Oduye's Alike is a fully rounded figure whose low-key, matter-of-fact manner belies emotional turbulence, whether she's encountering her disapproving religious mother (Kim Wayans), flirting with a self-serving lover (Aasha Davis), or enjoying herself with a committed and supportive dad (Charles Parnell) who is two-timing Mom. Most striking is how Alike subtly matures over time.
All the portrayals are layered. Davis' as the bisexual girlfriend is paradoxically exploitive and innocent. Parnell's Arthur is at once an abused husband, a guilt-ridden philanderer, and a father whose love for his daughter trumps his discomfort with her lesbianism. Tackling Alike's pal, Pernell Walker is boisterous and self-accepting while hinting at a lonely soul who has experienced the pain of being shunned by loved ones.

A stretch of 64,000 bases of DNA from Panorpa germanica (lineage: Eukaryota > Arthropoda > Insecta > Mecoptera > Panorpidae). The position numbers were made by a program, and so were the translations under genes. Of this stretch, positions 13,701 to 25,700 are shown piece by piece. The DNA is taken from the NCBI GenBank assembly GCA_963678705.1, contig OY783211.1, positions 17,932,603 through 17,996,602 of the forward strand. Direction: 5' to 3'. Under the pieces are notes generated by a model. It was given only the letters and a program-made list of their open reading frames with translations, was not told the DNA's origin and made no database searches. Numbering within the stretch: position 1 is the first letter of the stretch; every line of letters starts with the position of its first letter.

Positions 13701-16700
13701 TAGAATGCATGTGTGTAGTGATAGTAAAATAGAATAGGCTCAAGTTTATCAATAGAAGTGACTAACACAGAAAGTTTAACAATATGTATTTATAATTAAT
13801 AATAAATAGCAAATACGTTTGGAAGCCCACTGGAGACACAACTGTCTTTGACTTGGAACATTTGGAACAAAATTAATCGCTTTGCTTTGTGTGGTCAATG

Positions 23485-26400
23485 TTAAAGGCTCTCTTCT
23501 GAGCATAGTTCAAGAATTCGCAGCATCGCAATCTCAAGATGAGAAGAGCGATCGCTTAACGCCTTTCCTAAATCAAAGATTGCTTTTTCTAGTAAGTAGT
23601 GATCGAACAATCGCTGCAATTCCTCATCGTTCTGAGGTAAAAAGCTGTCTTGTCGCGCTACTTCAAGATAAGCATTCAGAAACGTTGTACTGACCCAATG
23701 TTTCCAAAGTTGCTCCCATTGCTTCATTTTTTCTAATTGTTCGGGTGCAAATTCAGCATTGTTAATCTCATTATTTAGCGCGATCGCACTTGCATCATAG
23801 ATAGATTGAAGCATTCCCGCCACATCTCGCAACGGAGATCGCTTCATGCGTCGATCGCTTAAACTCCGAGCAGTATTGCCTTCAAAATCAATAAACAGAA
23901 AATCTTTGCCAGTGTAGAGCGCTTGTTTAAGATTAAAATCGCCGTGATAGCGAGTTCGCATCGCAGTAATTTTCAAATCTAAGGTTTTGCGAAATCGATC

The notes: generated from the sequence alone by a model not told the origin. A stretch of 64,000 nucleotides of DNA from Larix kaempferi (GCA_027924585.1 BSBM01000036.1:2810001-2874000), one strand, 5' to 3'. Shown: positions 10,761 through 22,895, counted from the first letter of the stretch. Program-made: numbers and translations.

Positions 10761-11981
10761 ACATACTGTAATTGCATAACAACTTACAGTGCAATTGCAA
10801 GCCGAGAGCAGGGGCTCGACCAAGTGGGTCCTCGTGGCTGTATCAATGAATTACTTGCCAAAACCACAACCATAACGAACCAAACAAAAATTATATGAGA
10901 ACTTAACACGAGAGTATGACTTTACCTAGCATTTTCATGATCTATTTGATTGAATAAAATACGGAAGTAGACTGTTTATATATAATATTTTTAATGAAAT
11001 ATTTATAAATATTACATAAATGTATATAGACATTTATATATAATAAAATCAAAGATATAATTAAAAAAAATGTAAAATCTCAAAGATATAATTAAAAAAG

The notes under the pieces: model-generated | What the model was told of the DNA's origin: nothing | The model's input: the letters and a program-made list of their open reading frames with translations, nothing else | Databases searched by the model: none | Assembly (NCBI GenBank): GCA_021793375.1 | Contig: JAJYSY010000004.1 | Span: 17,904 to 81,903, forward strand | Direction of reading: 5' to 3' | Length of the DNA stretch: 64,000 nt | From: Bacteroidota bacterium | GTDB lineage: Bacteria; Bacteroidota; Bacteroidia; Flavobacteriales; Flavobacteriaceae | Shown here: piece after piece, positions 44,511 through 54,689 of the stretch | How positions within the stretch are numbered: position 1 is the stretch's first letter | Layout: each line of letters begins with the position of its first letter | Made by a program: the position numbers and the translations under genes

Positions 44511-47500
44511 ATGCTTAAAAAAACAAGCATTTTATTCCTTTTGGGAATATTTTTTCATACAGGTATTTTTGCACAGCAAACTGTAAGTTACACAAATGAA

But Wayans, who is perhaps best known as a comic actor and sister of Damon and Keenen Ivory Wayans, is a revelation as a tormented mother, whose aesthetics and Christian scruples are violated by her daughter's sexuality. Early on, it's clear she has suspicions about Alike's sexual orientation as she tries to tempt the unresponsive girl with a shopping spree; later her distress is fueled by her husband's skirt chasing coupled with his denial that anything is amiss with their daughter. She is a shrewish and unappealing woman, yet Wayans makes the viewer almost feel sorry for her.
Although "Pariah" ends on a note of triumph for Alike, it's an unsettling film, perhaps made all the stronger and more memorable by its understated tone, leisurely pacing, and unencumbered storytelling.
Written by Dee Rees
Directed by Dee Rees
Starring Adepero Oduye, Kim Wayans, Charles Parnell, Pernell Walker, Aasha Davis